Divisions in academia could lead to the loss of its negotiating power, Anna Fazackerley reports.
The battle lines in UK academia are shifting, with the Campaigning for Mainstream Universities group facing potential mutiny and research-focused institutions allying themselves more closely, an investigation by The Times Higher has revealed.
The news that the Government was keen to ditch the research assessment exercise, announced in last month's Budget, underlined both how diverse the sector's interests could be and how important it was for university vice-chancellors to make their voices heard in Westminster.
Tellingly, the RAE policy change was said to have been sparked by a few influential vice-chancellors privately bending the ear of the Treasury.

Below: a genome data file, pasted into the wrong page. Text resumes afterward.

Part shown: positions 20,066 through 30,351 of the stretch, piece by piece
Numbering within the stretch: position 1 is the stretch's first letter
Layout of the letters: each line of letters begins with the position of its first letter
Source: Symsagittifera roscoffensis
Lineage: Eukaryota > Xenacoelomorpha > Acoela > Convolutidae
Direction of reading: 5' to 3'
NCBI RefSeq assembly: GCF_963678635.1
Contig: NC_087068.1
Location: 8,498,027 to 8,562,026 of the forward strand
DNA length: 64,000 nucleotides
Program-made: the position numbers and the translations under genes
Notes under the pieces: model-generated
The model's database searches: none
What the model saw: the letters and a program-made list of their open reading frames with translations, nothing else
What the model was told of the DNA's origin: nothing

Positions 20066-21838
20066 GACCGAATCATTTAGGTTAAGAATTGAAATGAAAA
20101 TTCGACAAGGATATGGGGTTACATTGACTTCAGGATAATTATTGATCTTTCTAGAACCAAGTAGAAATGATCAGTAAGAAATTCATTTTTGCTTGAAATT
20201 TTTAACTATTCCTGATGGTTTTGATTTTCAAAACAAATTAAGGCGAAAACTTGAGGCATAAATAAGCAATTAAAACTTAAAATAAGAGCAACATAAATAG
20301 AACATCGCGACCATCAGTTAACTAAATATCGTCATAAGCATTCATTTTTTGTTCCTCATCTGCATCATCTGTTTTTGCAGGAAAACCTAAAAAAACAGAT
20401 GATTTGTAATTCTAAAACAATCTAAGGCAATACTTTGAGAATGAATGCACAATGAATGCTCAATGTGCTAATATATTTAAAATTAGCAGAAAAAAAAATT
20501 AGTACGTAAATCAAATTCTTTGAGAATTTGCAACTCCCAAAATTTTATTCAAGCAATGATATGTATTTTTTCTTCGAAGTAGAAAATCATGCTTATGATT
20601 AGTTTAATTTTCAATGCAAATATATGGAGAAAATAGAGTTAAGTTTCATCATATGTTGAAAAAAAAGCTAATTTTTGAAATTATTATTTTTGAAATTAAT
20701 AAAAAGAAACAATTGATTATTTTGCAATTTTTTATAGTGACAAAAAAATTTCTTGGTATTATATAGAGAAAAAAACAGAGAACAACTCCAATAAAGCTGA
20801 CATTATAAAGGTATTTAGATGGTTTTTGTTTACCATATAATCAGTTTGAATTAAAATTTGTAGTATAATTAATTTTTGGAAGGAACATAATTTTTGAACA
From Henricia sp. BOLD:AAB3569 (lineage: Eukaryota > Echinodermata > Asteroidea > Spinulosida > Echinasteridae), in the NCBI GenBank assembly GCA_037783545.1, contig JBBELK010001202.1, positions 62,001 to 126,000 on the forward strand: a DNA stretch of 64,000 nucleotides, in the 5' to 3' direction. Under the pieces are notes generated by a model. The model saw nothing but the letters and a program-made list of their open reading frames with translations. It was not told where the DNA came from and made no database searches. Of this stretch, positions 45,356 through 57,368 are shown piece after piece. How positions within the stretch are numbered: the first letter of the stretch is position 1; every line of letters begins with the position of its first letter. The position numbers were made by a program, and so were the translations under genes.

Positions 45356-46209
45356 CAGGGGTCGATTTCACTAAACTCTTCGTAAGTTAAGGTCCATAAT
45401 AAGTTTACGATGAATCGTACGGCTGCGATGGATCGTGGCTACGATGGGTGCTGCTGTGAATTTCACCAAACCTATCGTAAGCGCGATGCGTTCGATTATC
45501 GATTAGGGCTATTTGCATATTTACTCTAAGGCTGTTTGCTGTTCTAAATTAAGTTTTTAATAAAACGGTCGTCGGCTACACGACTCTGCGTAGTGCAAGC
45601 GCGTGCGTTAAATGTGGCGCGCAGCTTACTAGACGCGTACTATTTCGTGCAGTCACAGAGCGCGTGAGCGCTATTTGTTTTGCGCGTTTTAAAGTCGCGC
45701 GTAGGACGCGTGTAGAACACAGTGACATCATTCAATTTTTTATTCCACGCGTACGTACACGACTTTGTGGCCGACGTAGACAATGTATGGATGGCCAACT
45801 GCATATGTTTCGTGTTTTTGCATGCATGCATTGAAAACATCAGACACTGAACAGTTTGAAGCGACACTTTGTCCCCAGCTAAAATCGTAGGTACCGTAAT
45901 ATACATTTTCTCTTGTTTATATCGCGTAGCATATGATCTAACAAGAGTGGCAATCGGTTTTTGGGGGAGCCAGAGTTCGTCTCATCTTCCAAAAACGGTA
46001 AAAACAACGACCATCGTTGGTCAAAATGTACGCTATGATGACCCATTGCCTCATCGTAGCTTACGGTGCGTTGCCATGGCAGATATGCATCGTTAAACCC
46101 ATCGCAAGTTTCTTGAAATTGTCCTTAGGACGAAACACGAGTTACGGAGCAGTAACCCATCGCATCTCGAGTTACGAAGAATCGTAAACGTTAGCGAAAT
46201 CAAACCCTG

One vice-chancellor said: "With the RAE we saw a number of institutions freelancing and going to the Government with a minority view (that the forthcoming RAE should be scrapped). Of course, the Government then realised this didn't have majority backing. That isn't good."
Such rebellion is becoming increasingly common.
CMU, the modern universities' group, is facing dissent in its ranks. One university head said: "I keep picking up resentment from people who are quite prominent in that part of the sector. They are distancing themselves from the group publicly and privately."
Sheffield Hallam University confirmed this week that it had resigned its membership of the CMU. Other universities in the group are said to be considering following suit.